If you want beautiful container plantings for your patio or porch this summer, do a little homework before you take up a trowel. Consider how much sunlight your containers will get, how much water you will be able to provide and how much effort you’re willing to give them. Armed with that knowledge, you’re good to grow.
First Things First
Think about where the container is going, says Rick Pudwell, director of horticulture and outreach at Memphis Botanic Garden. “A container should always be on a surface other than soil — on a deck, patio, porch or pedestal,” he says. “If you are placing it on the ground, you could have improved the soil and planted something there.”
Also, a container’s location determines sun exposure, which dictates what should go in the container. “Make sure you know how many hours of sunlight the planters will receive,” says Lisa Lawhead, operations and nursery manager at Millstone Market & Nursery. She says more than six hours is considered “full sun,” four to six hours is considered “part sun/part shade,” and four hours or less of morning sun is considered shade. So know your sun exposure and select plants accordingly.
And give some thought to the container. “The container should be attractive and hold enough soil to support the plants, but it should be complementary to the plants used, not steal the show,” says Rick.
Now that you’ve done your homework on placement, sun exposure and container size and appearance, you’re ready to dig in!
When it’s time to plant, let three words be your guide: ”Traditionally, the most common rule of thumb is to have a thriller, a filler and a spiller,” says Lisa from Millstone. Choose something tall, the thriller, to place in the center; something to take up space around it, the filler; and something to hang over and soften the edges of the container, the spiller. This makes a more dramatic display than your garden-variety pot of petunias.
Dale Skaggs, director of horticulture at Dixon Gallery and Gardens, offers a new take on the thriller-filler-spiller recipe. Historically at the Dixon, containers were the place to experiment with combinations of plants and color schemes. “We had to do lots of watering and pinching and fertilizing,” he says.“We rely now more on shrubs in containers with annuals you change out seasonally. When the shrubs outgrow the pots, you put them in the ground.”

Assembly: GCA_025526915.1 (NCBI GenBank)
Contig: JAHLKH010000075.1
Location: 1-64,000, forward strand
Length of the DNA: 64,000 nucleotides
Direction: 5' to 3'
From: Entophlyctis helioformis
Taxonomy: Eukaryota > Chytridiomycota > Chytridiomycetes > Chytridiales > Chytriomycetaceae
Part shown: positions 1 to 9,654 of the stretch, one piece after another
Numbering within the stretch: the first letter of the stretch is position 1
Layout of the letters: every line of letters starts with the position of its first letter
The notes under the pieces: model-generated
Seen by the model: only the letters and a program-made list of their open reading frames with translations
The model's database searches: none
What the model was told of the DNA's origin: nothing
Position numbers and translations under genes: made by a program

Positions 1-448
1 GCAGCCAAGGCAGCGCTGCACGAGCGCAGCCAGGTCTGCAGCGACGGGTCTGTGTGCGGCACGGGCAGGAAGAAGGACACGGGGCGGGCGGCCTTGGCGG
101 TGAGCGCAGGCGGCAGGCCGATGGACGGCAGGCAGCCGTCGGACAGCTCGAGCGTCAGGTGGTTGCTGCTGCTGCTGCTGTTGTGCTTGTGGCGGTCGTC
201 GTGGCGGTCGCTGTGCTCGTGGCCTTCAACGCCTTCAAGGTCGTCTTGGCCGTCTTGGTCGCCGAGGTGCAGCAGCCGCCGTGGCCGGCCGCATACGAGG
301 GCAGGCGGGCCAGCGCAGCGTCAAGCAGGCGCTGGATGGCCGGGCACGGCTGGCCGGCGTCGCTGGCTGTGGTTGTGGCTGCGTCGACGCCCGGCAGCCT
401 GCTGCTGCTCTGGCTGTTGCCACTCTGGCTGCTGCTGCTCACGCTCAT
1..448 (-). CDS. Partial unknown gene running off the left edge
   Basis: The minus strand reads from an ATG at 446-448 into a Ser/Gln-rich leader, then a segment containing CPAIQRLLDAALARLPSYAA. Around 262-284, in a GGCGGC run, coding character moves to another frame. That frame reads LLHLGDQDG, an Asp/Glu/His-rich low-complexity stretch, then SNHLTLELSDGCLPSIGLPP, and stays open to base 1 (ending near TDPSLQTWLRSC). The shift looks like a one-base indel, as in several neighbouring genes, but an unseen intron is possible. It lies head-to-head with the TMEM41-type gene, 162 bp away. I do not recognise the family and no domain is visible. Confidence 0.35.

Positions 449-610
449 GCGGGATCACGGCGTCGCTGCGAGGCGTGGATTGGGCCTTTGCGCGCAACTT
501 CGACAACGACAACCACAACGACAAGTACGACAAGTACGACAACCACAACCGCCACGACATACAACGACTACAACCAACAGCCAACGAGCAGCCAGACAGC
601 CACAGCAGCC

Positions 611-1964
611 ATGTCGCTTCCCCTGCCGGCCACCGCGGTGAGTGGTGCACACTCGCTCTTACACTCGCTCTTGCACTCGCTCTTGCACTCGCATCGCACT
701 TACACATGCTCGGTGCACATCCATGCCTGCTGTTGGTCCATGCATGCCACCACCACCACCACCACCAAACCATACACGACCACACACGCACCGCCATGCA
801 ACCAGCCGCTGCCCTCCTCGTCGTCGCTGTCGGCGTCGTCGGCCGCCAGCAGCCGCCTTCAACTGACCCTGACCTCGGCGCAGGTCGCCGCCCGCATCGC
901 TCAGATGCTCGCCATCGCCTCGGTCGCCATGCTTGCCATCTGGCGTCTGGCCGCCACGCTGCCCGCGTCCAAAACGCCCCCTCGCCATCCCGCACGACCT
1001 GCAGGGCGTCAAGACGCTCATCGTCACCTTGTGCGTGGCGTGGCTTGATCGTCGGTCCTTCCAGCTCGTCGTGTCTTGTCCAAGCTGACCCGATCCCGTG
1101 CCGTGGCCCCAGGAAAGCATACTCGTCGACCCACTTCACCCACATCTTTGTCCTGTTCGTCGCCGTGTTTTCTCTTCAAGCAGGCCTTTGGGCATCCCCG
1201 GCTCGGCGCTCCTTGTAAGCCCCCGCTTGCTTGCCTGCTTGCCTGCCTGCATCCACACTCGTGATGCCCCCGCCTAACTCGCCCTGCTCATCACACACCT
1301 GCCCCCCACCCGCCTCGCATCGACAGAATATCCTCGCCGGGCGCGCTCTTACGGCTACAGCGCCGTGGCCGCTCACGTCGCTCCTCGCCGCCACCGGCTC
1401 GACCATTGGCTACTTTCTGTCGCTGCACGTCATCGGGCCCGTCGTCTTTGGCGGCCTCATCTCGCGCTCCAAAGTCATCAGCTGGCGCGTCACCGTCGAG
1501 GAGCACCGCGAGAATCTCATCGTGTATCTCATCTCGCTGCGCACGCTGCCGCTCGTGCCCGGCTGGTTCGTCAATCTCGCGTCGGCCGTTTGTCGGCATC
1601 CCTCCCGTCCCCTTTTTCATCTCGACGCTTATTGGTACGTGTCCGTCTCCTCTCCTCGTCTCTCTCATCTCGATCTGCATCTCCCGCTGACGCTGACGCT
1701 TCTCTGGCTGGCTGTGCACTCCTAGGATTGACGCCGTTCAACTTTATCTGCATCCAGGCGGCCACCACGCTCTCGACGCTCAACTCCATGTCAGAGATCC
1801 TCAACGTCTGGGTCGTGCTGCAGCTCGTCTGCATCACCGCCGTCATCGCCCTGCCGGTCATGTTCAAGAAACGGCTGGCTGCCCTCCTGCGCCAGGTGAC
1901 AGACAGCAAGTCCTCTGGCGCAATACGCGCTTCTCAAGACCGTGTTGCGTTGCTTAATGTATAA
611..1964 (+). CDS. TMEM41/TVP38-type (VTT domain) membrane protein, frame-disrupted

Tough plants that require little maintenance and water can make container gardening easy, he says. Agave Americana is striking in planters at the Dixon, overwinters well and requires little water. And, with Silver Falls Dichondra as a spiller, the simple architecture of the agave is the star of the show. Aspidistra, or cast iron plant, works well as a drought-tolerant container plant for shade, and yuccas grow well in hot locations, he says. The Dixon’s practical approach is perfect for those who have trouble nurturing plants.
Rick from the Memphis Botanic Garden recommends tropicals, such as hibiscus, mandevilla, crotons, Alocasias, jasmine, citrus trees and palms as stand-up performers in the Memphis heat.
Lantana, petunias, geraniums, impatiens, vinca, sweet potato vine, coleus and caladiums can make a statement, particularly if used in bold color combinations, such as shades of red and pink with a little maroon thrown in. Or try lavender, royal purple and some bright orange as an attention-grabber.
And use contrasting textures for a dramatic effect. Foliage can be dramatic, if you contrast textures. Plant a philodendron, with its large waxy leaves, alongside a finely textured fern and the papery, pointillistic white variegated ivy.
As you mix colors and textures to create your own artistic arrangement, be sure all the plants you use have similar light and water requirements, and keep in mind that larger pots dry out more slowly, and may require less watering. Still, for most combinations, regular watering is a must in the hot summer months. But over-watering can be just as deadly as watering too little, so know your plants’ needs.
Lisa from Millstone says good potting soil with coconut coir will help retain moisture. She recommends fertilizing regularly with a fertilizer that encourages blooming, such as Espoma Organic Bloom liquid fertilizer. Deadhead, or pinch off, old blooms so the plant produces more blossoms instead of seeds.
Rick from the Botanic Garden says for most people, container gardening is a lot easier than planting in the ground. “Most people with busy lifestyles have smaller properties and don’t want to tend to a vast garden,” he says. “A few well-chosen containers on a porch or patio can add a lot of color and interest and can be replanted as plants fade or the seasons change with minimal effort and expense compared to re-landscaping a property.”
Have fun and mix things up, says Lisa from Millstone. “Don’t get bored doing the same containers each year,” she says. “Gardening is trial and error. Don’t worry if you don’t succeed the first time, just give it another try.”
Survey your property and do your horticulture homework, then pick the perfect pot, your preferred plants and dig in!
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